Friday, October 09, 2009

Get credit   posted by Razib @ 10/09/2009 10:31:00 AM

I don't usually post this sort of stuff, but I suspect that this might be of interest to readers of this weblog, What Happens When You Need a Loan but You Don't Have Any Credit?:
I don't own a credit card. Never needed one. By the time I was old enough to carry plastic, the convenience of the card had been cleaved from the possible dangers of credit. The debit/ATM card allowed me to buy goods without holding cash, and did it without exposing me, particularly as a teenager, to the temptations of credit. As I got older, I had the money to live within my means, and so I did so. I figured this meant I had a good credit score. It wasn't until a few years ago, when I tried to open a Banana Republic credit card to get a few bucks off some fall purchases, that I realized it meant I had no credit score. Not a bad credit score. No credit score.

Then I tried to buy a house.

Without a credit score, Fannie Mae and Freddie Mac wouldn't hold my loan. That meant most big banks wouldn't loan to me at particularly favorable terms, as they'd have to carry the loan themselves. My other option was going through the Federal Housing Administration, which meant that the banks would require that I pay extra for private mortgage insurance.

I talked to another GNXPer recently who didn't have a credit card. Until last year I didn't have one either. My theory was that I lived within my means, have few expenses, was healthy, etc. etc. I know plenty of people like me, young, intelligent and not too interested in signalling with positional goods and such, who didn't get caught up in the real estate craze, and so made a calculation that there was no need for credit (at least for the time being).

And then you run into issues like above. At some point you may need credit, and you're a "credit ghost." I actually wasn't a credit ghost because I had had credit cards in college (when my cash flow was a little more unpredictable, if you get my drift), and for some reason two of the accounts remained open (though with no activity in nearly 10 years). I found this out after checking my credit score after hearing about this problem in early 2008.

There are many ways your credit score is calculated. Here are three variables:

1) the amount of credit you have access to matters (i.e., add up your credit lines)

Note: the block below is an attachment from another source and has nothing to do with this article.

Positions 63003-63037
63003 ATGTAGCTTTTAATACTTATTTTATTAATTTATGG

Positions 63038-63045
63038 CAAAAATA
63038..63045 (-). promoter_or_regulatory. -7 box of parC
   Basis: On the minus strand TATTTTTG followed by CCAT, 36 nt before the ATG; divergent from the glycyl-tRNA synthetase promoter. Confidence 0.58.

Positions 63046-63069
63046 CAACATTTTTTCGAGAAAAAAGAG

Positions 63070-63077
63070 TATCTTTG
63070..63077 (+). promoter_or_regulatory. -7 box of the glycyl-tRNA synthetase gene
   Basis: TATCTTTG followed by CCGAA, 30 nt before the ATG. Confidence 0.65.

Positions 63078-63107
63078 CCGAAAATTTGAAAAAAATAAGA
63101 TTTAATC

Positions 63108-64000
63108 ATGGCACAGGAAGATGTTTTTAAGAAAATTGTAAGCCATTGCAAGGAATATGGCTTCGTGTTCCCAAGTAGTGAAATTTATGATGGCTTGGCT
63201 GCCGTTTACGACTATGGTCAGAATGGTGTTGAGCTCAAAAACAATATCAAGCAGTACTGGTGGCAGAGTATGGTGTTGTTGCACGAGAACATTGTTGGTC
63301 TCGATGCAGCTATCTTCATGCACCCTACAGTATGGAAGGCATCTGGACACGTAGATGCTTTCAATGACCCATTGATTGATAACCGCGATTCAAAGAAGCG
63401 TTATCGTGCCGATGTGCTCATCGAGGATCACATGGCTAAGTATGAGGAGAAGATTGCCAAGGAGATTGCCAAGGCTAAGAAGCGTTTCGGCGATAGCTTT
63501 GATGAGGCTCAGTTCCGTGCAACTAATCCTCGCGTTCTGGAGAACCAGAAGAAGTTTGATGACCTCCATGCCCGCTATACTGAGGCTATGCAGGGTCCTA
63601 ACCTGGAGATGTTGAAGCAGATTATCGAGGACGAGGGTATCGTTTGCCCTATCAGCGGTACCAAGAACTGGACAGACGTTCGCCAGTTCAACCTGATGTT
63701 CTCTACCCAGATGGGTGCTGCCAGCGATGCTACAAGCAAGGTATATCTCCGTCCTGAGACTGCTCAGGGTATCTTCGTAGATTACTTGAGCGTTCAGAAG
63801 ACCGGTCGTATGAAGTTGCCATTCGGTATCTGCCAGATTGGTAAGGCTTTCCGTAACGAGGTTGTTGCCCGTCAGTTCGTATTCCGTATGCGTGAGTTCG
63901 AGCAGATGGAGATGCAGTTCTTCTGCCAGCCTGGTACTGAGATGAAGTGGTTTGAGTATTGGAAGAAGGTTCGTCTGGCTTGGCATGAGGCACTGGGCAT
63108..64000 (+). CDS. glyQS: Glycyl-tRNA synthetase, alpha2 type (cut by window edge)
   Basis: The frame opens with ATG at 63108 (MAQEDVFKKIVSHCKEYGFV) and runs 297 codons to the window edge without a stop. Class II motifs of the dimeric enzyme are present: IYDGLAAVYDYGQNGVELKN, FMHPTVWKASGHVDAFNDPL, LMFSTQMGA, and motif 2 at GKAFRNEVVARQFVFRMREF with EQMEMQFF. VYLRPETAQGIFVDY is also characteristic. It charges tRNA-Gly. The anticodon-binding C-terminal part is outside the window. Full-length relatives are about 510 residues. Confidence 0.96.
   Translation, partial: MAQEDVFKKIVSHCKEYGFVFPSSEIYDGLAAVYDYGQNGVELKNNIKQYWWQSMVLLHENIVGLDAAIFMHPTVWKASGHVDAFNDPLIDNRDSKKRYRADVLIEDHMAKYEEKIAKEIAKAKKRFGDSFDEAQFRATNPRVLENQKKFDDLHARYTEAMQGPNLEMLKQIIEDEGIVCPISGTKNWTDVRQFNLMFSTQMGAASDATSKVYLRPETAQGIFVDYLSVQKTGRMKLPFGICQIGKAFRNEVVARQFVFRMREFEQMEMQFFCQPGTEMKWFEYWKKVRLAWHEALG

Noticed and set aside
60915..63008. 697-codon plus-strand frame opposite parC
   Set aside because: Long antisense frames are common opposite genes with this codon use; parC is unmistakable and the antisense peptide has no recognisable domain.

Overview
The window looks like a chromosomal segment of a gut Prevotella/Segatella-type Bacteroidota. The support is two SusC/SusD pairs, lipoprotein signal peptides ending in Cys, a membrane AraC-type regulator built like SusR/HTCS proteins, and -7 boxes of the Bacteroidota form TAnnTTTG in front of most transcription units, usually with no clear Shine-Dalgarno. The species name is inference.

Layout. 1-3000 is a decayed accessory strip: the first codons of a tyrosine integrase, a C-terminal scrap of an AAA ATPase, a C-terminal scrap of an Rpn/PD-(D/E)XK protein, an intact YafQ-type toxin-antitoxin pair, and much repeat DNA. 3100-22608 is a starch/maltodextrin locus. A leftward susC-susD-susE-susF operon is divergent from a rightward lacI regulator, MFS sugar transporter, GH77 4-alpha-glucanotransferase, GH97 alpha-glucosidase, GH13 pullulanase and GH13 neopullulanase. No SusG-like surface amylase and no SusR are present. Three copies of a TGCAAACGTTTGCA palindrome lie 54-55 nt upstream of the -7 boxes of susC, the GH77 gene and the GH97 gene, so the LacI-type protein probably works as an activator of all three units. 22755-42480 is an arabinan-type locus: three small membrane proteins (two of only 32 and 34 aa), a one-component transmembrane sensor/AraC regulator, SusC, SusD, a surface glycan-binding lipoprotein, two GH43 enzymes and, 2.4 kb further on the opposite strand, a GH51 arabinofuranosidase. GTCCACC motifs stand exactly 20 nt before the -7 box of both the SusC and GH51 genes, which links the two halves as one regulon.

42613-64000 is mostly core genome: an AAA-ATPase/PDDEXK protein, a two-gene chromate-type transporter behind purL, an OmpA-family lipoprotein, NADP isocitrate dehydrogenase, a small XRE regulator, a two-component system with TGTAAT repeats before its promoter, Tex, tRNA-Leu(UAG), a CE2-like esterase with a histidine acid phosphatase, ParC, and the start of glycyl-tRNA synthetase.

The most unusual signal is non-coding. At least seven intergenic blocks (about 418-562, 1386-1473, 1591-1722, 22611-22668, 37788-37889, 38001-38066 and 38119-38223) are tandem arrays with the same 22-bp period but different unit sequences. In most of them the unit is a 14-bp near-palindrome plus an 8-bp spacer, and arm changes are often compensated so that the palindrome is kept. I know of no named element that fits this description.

2) the amount of utilization of that credit matters (i.e., how much of your lines are you drawing on)
3) the length of time you've had an account matters

So one easy way for people who don't live beyond their means to increase their credit score is apply for a card every 6 months and barely use them (but enough so that they won't close the account for lack of use). A problem with compulsive spenders is that if they have more cards, they spend more. But for people who shy away from credit this isn't an issue (presumably), so this is an easy way to increase your credit score. The reason to apply every 6 months is that if you apply for too much credit at the same time you get a bunch of "inquiries" and that drops your score, and you might simply get rejected because it seems like you're hard up for money and so a bad risk.


Saturday, June 16, 2007

Personal Libraries   posted by Razib @ 6/16/2007 11:59:00 AM

Darwin Catholic has a post about his growing family library. Over the past 5 years the number of books in my "library" has been growing a steady but constant rate. But there are definite patterns in terms of how my collection has been piling up. I tend to keep technical books, but trade in non-technical books after one or two readings. Initially this meant I had a lot of programming related books (still have 'em), but over the past few years I've been depending on online supplements like Safari Library. Now my technical books tend to be more oriented toward science, the collected papers of Motoo Kimura or W.D. Hamilton, or D.S. Falconer's Introduction of Quantitative Genetics. My non-technical books I often take to the used book store and try to trade them in for more technical books. For example, recently I exchanged Future of Freedom & Lust in Translation for Scientific Reasoning: The Bayesian Approach. The result is over time my small library has a larger and larger proportion of books on genetics & mathematics and a constantly changing cast of works of history, sociology, psychology, etc. The rule of thumb that works for me is that I tend to retain books with a high load of contingent theoretical information, and am casual about trading in those works which are dense on loosely related fact. Across the sample space of facts I have rather good recall and I don't usually refer back to the original works from which I derived those facts because it is usually quicker to go to the internet and look up an isolated datum for confirmation then to rummage through the index of a book where it might be found. In contrast, theoretical constructs are harder to retrieve on the web in a fully fleshed out form without a lot of effort,1 and quite often without regular usage I forget how to implement the detail of technical methods. I still remember the general outline of my course on the Peasants' War of 1525 as well as my linear algebra classes, but in the former case individual errors in recall don't result in the collapse of the whole structure of knowledge. In the latter case I've had to revisit linear algebra texts for details because small errors compound so as to make my recall close in worthless in many cases in implementation.

1 - A lot of the introductions to models on Wikipedia & elsewhere seem a bit simple. Then, when you go to papers there is the implicit assumption of a lot of background detail. So it seems to me that there is a space on the web for mid-level formalism and theory which is often missing, and can be most easily found in textbooks which you wouldn't normally find in your local public library.